Green Beard Algae and massive phosphate levels!

Doctorp

Junior Poster
May 3, 2007
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I recently planted my 55 gallon tank with a low tech setup. 1.75 WPG of CF lighting, fracted clay substrate and low light plants. One week after planting I have a massive amount of green beard algae. It's growing fast and starting to cover some plants. It rubs off easily by hand and my Florida Flag Fish eats it but can't keep up. Here's how I'm running my tank and specs.

10 hours Lighting per day
78 degrees fahrenheit
Eheim Pro II 2028 Canister Filter
Ph - 6.8
Ammonia - 0ppm
Nitrite - 0ppm
Nitrate - 7 ppm
Kh - 2 degrees
GH - 9 degrees
Phosphate - 10+ ppm

Dosing every other day with Natural Aquarium Vital and did one dose of Tropica Master Grow after planting. No Co2 supplementation, low water movement.

What are your recommendations on dosing or combatting my algae issues. I'm assuming the phosphates have to be part of the problem and know that they didn't come from my tap water (2ppm) but may have came from the PH buffer that was in my tank before I planted it.

Thank you from a newbie!
 

VaughnH

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Jan 24, 2005
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Your first step should be to calibrate your test kits, so you know that a 10 ppm phosphate reading really means something, and the same with the nitrate kit. Only then can you figure out, by testing, what could be a problem.
 

Mooner

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Jun 9, 2006
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My low light tanks use T8's with AH reflectors and some have cheap T12 shop lighting

I have Excel tanks with CF's and they do quite well. CF's are to much for a low tech tank. Consider using Excel or reduce to T8-T12 lighting.

Also, go light on the fertz in your low tech tank. A little goes a long way.

Good luck,
Chris
 

Laith

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And in my opinion it would probably help to stop using the Vital stuff. Never used it myself but the description I've seen screams "snake oil" (as do most of the descriptions of the Marc Weiss products :p ).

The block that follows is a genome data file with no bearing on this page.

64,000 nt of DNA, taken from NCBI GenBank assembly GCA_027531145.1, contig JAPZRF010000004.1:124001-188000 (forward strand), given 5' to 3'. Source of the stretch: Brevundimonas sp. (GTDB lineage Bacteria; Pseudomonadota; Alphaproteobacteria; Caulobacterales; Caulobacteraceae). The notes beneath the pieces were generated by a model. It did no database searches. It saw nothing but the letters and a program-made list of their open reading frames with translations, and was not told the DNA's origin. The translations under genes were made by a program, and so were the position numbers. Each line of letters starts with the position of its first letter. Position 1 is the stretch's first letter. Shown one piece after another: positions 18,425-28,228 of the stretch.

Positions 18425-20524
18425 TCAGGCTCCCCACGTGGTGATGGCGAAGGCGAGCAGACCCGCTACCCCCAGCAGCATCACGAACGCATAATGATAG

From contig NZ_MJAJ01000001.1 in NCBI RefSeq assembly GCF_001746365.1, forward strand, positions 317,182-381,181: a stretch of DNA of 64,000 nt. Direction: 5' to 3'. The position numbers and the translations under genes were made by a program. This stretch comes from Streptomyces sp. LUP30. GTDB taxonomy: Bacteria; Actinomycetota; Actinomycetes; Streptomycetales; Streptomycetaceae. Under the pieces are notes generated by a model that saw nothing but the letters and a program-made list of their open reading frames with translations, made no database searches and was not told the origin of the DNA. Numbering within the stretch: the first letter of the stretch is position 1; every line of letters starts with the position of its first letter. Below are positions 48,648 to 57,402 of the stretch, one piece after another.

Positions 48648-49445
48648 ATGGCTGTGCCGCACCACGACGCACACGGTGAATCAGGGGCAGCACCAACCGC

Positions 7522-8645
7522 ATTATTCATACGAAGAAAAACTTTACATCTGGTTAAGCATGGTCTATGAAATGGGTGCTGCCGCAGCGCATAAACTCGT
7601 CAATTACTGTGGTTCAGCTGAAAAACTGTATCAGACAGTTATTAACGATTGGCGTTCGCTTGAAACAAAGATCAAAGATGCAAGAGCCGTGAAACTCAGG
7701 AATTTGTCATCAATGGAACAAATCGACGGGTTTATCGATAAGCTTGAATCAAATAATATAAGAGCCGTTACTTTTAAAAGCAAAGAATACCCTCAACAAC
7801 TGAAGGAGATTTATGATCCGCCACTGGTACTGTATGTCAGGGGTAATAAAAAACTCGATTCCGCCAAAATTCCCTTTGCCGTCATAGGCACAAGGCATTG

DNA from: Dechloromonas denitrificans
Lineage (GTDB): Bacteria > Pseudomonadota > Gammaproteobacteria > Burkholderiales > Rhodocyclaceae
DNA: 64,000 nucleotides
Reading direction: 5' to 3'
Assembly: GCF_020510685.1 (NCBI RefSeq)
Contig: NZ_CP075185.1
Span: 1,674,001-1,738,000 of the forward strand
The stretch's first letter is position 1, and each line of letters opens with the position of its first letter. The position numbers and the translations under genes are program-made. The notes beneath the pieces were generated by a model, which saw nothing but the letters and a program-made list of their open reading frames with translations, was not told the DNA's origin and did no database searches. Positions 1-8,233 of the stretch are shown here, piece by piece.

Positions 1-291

Snake Oil
 

Doctorp

Junior Poster
May 3, 2007
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Hmmm..good to hear about the Vital... I'll have to go pick up some Flourish. I did figure out what was the cause of the phosphates. I did a comparison test between my tap water and my tap water with some of Seachem's PH Equalizer.

The difference in results was huge so that would explain the phosphate levels in my tank as I've used the Equalizer for awhile plus I put some in with my last water change. I've stopped using it and will have to do some PWC's to get the level down to a plant friendly level.
 

Tom Barr

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Jan 23, 2005
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Even if you have 10ppm of PO4, assuming a correct test kit, how is that detrimental to fish, plants or algae?

Unless it's limiting/low, it's not an issue, pretty much like K+.

Regards,
Tom Barr
 

Doctorp

Junior Poster
May 3, 2007
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The review of the test kits is interesting as I have been using the API one. I'll have to look for one online as my LFS don't carry them. Well I'm off for a week to Arizona hoping that my tank will survive without any ferts as I don't trust any of my neighbors to take care of it for me. Wish me luck! :D